New Mexico regulators on Wednesday put off a decision on a proposal by the state’s largest electric provider to build two hybrid solar-battery storage facilities even though bids for the projects were set to expire soon.
The two units are among the options that Public Service Co. of New Mexico has proposed to fill the void when it stops producing electricity at the coal-fired San Juan Generating Station in 2022. In addition to the solar and battery technology, the utility plans to build natural gas plants to feed customer demand as it works to meet state mandates for more renewable energy over the next two decades.
It will be up to the Public Regulation Commission to decide what the portfolio ultimately looks like after considering the cost to customers, reliability, environmental benefits and whether the projects will help ease the economic pains that will ripple across northwestern New Mexico when San Juan closes.
The commission’s hearing examiners reviewed hours of expert testimony, dozens of filings and public comment before recommending that the two units be approved, saying they were among the most cost-effective projects.
However, three of the two commissioners voted to defer action, saying they want the examiners to be able to review the rest of the possible replacement options before making a final decision. That recommendation is expected later this summer.
Environmentalists were frustrated, saying regulators missed a chance to approve two low-cost options and that the price of the projects will likely escalate in the future.
Wendy Atcitty, an organizer with the group Diné C.A.R.E., said the vote was a step backward for the renewable energy transition and for economic development and diversification.
Economics has been at the forefront for the Public Regulation Commission, as the Energy Transition Act approved in 2019 calls for some of the replacement power to be near the San Juan plant to ensure the local school district and municipal governments don’t lose out on what has been a large piece of the region’s tax base.
Commission Chairwoman Theresa Becenti-Aguilar, who represents the area, is among those who have concerns about where the new power generation units will be located. The solar-battery projects would be built outside San Juan County, with one located on Jicarilla Apache tribal land to the east and the other in McKinley County to the south.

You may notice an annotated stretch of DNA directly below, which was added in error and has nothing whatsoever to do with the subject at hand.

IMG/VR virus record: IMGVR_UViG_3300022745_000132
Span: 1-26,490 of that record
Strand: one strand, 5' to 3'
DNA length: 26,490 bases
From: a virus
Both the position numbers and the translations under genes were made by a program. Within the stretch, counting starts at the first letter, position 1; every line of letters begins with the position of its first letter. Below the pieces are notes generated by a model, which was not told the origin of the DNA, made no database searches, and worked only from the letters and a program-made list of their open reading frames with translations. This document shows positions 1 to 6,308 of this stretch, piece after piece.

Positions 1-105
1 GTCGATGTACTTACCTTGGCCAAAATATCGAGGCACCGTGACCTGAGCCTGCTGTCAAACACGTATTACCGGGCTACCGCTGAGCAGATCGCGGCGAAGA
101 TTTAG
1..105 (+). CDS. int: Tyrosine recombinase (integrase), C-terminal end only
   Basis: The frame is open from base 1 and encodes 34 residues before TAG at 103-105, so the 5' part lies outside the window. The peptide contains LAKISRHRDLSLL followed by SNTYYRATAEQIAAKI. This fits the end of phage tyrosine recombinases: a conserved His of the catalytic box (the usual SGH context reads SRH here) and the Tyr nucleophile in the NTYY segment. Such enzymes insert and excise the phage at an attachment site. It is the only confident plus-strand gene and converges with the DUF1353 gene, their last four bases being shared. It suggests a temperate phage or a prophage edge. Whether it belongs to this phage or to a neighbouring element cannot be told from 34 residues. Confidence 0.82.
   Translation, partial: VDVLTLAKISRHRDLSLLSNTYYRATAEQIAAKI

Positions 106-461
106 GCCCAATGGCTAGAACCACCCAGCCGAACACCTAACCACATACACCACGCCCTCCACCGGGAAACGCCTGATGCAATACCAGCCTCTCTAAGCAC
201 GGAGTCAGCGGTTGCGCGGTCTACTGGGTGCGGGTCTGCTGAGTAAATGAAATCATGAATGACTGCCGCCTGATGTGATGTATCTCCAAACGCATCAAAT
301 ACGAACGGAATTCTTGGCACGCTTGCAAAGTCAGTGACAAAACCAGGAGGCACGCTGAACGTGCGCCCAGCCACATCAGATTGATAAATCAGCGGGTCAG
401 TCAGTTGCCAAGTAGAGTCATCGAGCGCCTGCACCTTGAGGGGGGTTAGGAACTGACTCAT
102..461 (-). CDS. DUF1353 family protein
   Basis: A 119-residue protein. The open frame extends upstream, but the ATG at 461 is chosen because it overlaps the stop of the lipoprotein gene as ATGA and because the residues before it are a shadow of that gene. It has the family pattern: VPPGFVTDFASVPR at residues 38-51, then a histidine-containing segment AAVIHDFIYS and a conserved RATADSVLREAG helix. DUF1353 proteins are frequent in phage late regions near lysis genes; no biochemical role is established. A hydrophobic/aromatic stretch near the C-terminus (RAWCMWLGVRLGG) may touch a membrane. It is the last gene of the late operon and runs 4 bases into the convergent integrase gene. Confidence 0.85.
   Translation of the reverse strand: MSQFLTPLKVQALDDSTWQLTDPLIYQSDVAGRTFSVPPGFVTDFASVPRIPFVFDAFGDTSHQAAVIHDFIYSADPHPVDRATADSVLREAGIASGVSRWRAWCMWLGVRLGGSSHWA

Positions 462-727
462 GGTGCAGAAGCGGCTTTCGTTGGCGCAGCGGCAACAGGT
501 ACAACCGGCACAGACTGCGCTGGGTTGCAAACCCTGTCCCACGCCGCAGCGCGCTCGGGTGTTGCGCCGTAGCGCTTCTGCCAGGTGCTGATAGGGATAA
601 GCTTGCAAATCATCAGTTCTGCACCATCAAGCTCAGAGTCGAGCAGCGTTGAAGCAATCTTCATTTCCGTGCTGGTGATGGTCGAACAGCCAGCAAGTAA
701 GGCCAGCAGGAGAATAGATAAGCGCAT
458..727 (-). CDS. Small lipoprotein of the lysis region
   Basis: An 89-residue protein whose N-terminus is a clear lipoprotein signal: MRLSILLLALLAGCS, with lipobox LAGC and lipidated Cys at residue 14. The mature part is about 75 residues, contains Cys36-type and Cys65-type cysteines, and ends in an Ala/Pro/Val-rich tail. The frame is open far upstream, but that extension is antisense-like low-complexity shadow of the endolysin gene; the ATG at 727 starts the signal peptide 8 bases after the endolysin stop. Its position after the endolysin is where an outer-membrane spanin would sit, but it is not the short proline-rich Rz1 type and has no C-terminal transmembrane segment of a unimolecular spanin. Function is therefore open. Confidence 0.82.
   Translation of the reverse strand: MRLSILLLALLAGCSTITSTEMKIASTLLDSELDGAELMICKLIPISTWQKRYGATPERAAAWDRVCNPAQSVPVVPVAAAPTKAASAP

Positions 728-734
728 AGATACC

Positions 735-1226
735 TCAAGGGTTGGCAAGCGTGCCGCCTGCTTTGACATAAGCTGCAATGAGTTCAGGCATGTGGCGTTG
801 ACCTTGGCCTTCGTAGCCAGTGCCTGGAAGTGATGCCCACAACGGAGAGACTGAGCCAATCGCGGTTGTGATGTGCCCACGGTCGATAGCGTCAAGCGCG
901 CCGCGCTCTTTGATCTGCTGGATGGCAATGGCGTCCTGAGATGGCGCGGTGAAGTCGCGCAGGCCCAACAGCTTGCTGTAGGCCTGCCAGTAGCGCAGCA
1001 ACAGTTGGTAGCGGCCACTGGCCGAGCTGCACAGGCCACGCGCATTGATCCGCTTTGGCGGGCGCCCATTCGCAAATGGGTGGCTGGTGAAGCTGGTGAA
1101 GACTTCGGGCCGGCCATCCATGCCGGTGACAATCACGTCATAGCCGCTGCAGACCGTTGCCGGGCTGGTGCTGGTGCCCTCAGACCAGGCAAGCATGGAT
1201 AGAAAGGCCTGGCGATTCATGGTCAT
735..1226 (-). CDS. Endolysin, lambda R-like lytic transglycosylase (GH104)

Becenti-Aguilar noted that the first two projects to come before the commission wouldn’t benefit the local area.
“I believe that PNM is in a position where they don’t have solid planning today,” she said. “They’ve continued to market their ideas to the entire state of New Mexico. I think utility companies should focus on where they have operated, how they’re going to give back to their community and how they’re going to walk across the bridge to transition. That solid planning is not there.”
Commissioners also have raised concerns about the utility’s bidding process, with some calling it unfair. Some have suggested a new round of bidding be opened because the initial rounds occurred before the energy act was passed.
Wednesday’s vote also spurred more criticism from an advocacy group for energy workers. Larry Behrens with Power the Future said the energy law will end up benefiting “big green corporations” at the expense of New Mexico ratepayers.
“The fact that proponents of the ETA are willing to erode funding from the students of northwest New Mexico and continue to rush this process says everything,” he said. “The radical green agenda is not reliable, not more affordable and not good for New Mexico.”
The closure of the coal-fired power plant has been years in the making and will mean the loss of hundreds of jobs a rural region that borders the Navajo Nation, where jobs already are scarce.
The two solar-battery storage units would result in several hundred construction jobs. Those will end once the work is done, but environmentalists say the transition will spur new opportunities to build a renewable energy workforce.